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  • Letter to the Editor
  • Open Access

Is it best to reFOCUS on basic echocardiography in the emergency department?

Critical Ultrasound Journal201810:21

https://doi.org/10.1186/s13089-018-0102-7

  • Received: 8 June 2018
  • Accepted: 26 July 2018
  • Published:

The original article was published in Critical Ultrasound Journal 2018 10:10

The Letter to the Editor to this article has been published in Critical Ultrasound Journal 2018 10:20

Dear Editor,

We read the article of Betcher et al. [1] regarding the feasibility of measuring stroke volume and diastolic function parameters with transthoracic echocardiography (TTE) in the emergency department (ED). While this is clearly stated as a feasibility study, we are honestly questioning the real utility of taking all these measurements, since nearly all patients can be managed without this information on the trenches, reasoning basic echo findings in context with the history and physician examination, without the need of adding complexity, spending extra time, or exposing patients to technique errors or interpretation mistakes. Mentors and trainees must understand (and thus focus on setting the bases of training accordingly) that a well-performed basic echocardiogram (with the addition of the information provided by lung ultrasound, which provides valuable data when showing the mere presence of B lines and/or pleural effusions, answering a simple clinical question in terms of “wet” vs. “dry” lungs [2]) is most of the times enough, and that taking measurements is obviously valid but rarely needed. And when needed, they must be clearly indicated and should be performed by experienced and well-trained practitioners. In this regard, as shown in pulsed-wave Doppler figures, corresponding to Figs. 2 and 3 of the original article (Fig. 1), an angle correction is observed, a practice that is formally not recommended in echocardiography (the angle used should be 0) [3]. This intuitively raises questions about the level of training of the operators in this study as well as of the supervising physicians who consider that exams like these are valid. In addition, all these measurements have inherent limitations, such as LVOT obstruction, a significant aortic regurgitation for LVOT VTI [4], or simply tachycardia for transmitral flow/annulus velocities estimations. In addition, measurement of the diameter of the LVOT to calculate the LVOT area can be readily omitted in practice (avoiding errors derived from the squared nature of the formula), and just using the LVOT VTI to infer the SV and the cardiac output and its variations with treatments [4]. We also honestly have deep doubts regarding whether a 20-min didactic training, practicing in a standardized model or a 1-month point rotation is enough to take these advanced measurements when most real practitioners spend months (or even years) trying to do these accurately. Results of this study are not surprising by considering the aspects expressed above.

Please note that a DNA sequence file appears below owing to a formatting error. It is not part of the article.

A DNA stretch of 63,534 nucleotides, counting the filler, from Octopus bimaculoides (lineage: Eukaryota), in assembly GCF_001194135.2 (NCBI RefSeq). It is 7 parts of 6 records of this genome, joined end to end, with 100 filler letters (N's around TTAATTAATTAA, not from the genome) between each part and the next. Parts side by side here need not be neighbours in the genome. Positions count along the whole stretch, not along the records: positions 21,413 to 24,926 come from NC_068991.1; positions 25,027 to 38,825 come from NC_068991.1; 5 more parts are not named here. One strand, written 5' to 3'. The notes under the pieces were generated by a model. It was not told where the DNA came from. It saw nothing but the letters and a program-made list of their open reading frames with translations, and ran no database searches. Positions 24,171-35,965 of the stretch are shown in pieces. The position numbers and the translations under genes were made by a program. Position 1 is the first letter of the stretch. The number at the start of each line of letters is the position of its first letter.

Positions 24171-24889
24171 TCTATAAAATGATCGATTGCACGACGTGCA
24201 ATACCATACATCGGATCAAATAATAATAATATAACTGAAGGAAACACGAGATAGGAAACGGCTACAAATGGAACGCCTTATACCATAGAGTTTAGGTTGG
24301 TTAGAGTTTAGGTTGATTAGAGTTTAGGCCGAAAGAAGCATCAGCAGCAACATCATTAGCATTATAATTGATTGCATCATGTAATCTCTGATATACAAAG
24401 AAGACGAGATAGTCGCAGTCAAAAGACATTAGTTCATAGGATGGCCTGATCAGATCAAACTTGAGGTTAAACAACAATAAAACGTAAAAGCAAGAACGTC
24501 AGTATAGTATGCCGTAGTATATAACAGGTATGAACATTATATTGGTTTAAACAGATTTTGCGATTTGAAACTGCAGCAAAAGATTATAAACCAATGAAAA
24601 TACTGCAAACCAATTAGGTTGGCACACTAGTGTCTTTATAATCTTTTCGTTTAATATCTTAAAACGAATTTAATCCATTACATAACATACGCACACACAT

Fig. 1
Fig. 1